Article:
JAY: Now, in one of your recent pieces, you wrote that the kind of grab, wealth grab, I guess, that’s going on right now is something akin to the way feudalism developed. What did you mean by that?
HUDSON: The—1,000 years ago, it took a military army to come in and conquer a country and grab the land and charge the people rent, to take control of the monopolies and charge people huge markups from the monopolies, and to essentially shift the taxes off the wealthy, onto the population that was conquered. Now, in today’s world, they can’t afford an army anymore. The Vietnam War showed that no country can afford a military occupation anymore. So finance today is the means of conquering a country and getting what in the past took an army. Financial conquest is how you shift the taxes onto the population to pay the financial sector, how you load a population down with debt and make a population pay interest and amortization and penalties on debt service, you make a population pay for schooling instead of getting it free or a low price as used to be the case, you make a population take on a lifetime of debt in order to get a home that used to be affordable, you make the governments go into debt for the banks, so that in Europe governments can’t—don’t have a central bank to monetize their own deficits but actually have to borrow money from banks. You achieve—you essentially empty out an economy, and you take its economic surplus financially without an army, just by trying to promote what really is junk economics and junk politics, if the economics of Rubinomics in America under Clinton and Rubenomics in America under George Bush, and now with a vengeance under Obama—.
JAY: Just to conclude, let’s come back to America. What do you make of these elections? I’m a little perplexed how this goes. I mean, as critical as we are of President Obama and his policies and his connection to Wall Street and his neoliberal model and such, at least at a certain level he promises something that would be better for people’s well-being. He’s—more than the Republicans, would be on the side of some stimulus, extending unemployment insurance, certain kinds of benefits. You can say at least there’s some modicum of something there. My question is, from the Republican side, if you’re an ordinary person, I don’t understand how there’s anything in it for you. On the other hand, Romney is polling neck-and-neck with Obama. I mean, what’s your understanding of this?
HUDSON: I think the people who vote for Romney are the same people who voted in Europe for, essentially, throw the rascals out. When people are unhappy with an economic situation, they simply vote for the other party, whoever it is, and it’s a flip-flop back and forth. The Republicans very much want—the backers of the Republicans are the same backers who backed Obama. They’re the Wall Street people. They want Obama to come in for a second term and then really move against Social Security.
Obama’s the only person—only a Democratic president can swing a Democratic Congress or Senate over to the right wing. So you need the Republicans to make—go so far on the right that Obama, who in the past would have been looked at as a right-winger or Republican, you need to make him look reasonable. And if you can push the crazies, as the Republicans are doing, then Obama seems less bad than the alternative. In fact, he gave a campaign speech a month ago, and he said, well, look at the alternative. I’m better.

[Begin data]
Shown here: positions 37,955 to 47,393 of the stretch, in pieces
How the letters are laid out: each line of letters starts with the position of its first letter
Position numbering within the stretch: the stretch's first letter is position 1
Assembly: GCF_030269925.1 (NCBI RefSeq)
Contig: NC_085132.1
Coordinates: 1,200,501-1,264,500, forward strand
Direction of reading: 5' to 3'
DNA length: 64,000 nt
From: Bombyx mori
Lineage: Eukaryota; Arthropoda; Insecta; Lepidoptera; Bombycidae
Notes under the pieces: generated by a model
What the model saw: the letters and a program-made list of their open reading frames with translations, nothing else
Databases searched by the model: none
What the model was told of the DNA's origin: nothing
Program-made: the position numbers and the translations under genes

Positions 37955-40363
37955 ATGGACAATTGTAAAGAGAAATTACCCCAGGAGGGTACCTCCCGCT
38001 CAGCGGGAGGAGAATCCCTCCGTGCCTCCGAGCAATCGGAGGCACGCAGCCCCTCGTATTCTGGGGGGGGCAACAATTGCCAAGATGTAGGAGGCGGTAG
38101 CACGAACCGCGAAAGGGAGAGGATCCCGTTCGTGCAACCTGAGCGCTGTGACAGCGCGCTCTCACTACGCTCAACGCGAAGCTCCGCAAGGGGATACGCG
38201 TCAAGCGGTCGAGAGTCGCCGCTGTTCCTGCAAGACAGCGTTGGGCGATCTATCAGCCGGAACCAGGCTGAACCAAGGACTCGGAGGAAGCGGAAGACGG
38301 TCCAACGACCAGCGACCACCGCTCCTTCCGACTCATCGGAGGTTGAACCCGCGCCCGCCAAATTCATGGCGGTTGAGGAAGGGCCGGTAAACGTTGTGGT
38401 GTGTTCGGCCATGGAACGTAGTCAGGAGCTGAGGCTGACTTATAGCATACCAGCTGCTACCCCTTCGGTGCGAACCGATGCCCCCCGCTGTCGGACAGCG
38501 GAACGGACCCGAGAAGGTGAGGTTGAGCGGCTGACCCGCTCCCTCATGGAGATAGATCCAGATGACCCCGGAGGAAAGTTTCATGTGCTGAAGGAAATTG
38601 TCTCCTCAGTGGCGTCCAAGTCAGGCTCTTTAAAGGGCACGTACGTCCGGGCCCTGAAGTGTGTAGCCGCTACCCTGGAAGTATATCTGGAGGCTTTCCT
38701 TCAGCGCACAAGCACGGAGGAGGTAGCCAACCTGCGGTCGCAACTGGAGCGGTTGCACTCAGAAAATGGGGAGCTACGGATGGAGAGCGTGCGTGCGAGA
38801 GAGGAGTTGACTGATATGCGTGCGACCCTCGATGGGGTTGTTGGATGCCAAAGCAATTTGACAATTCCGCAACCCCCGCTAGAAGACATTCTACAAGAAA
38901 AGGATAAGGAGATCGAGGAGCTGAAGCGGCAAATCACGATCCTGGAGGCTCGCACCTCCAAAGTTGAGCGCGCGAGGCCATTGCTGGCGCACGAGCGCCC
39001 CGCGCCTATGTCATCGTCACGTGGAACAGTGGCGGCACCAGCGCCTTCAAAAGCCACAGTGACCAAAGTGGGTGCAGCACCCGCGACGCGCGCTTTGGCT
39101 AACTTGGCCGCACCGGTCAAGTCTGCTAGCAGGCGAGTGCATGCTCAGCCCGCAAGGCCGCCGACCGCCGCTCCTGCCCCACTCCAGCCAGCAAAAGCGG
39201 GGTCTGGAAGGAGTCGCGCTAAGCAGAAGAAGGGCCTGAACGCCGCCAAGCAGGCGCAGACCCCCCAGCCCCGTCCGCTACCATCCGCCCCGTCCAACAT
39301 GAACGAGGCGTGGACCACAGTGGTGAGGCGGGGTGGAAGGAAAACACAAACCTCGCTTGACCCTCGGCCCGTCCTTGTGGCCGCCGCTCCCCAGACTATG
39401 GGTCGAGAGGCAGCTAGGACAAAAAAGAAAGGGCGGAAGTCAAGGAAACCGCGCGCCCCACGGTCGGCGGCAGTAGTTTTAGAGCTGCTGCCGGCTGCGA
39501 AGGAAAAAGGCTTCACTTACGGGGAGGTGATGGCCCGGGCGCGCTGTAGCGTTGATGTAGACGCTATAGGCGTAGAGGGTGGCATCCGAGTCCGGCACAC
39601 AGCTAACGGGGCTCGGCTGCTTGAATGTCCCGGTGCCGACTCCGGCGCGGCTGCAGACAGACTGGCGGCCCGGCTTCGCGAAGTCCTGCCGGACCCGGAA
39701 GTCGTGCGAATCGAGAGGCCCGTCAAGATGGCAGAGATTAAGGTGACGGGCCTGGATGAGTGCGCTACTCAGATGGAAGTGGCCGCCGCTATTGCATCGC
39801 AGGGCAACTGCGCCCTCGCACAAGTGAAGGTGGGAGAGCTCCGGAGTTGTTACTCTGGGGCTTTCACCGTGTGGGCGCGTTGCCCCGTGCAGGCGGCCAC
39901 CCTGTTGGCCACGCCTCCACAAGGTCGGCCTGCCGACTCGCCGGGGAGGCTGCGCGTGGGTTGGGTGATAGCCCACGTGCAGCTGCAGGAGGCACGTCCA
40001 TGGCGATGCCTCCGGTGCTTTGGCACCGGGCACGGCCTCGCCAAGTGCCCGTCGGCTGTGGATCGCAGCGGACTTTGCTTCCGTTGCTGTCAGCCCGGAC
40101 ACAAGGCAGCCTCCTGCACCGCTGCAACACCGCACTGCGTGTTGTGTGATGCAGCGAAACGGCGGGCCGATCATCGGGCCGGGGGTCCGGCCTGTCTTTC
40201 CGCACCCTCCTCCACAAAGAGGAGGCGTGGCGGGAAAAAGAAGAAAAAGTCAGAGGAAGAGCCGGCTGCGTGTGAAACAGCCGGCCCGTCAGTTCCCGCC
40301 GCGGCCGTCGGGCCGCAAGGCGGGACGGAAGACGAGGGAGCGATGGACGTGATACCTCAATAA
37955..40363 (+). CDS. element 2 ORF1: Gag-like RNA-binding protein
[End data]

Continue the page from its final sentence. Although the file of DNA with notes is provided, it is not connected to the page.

JAY: Well, there is some truth to that, in the sense that from the point of view of an ordinary person, if you look at Republican state governments, the Republicans state governments are worse. Even if the Democratic state governments aren’t good, the Republicans are—governments are—in terms of the interests of ordinary people, is, it seems, a heck of a lot worse.
HUDSON: Yup. Isn’t that crazy choice, to have to choose between these two, between an absolute terrible alternative and just a bad alternative? That’s the choice we have. Yes, please, or yes, thank you, to a choice that—you know, where is the left in America? Where is the left in Europe? Where is what used to be the left? I don’t see it anymore anywhere.
JAY: Well, there’s some left, I think, in America, but what—I think the question that needs to be asked is: where the heck are the leaders of the trade union movement in America? Not all but most of the main leadership are just—simply go out and campaign for whoever the Democratic Party leader is, and even though they get nothing—next to nothing when they’re elected, they’re back there out stumping for them again.
HUDSON: Oh, you’re such an young guy. Back in the 1950s, I used to go to socialist meetings, and people would say, why do the trade union people keep thinking they’re locked into the Democrats? And the answer is: well, that’s the two-party system. There isn’t really room for a third party here. And all the Republicans have to do is say, no, we’re worse, and it just scares people to actually vote for the Democrats. But people have been asking that question for 60 years, and nobody’s come up with a better answer since.
JAY: Well, what’s your answer?
HUDSON: I think you need a third party or you need to break away from the Democratic Party for people like Dennis Kucinich or the more progressive people. You need what was called 50 years ago realignment. And that realignment that people saw even then was necessary hasn’t occurred, and it hasn’t occurred in Europe either. That’s why everybody is so frustrated. In France and Greece and everywhere else in Europe, they’re equally frustrated. There doesn’t seem to be any alternative. And that’s exactly what Mrs. Thatcher liked to say, there is no alternative. And it’s just amazing when there really are so many alternatives that people can be convinced that there aren’t and become so dispirited they just give up. So the fact is that most Americans are going to vote with their backsides. They’re just not going to vote this November.
JAY: Right. Thanks for joining us, Michael.
HUDSON: Thank you, Paul.
JAY: And thank you for joining us on The Real News Network.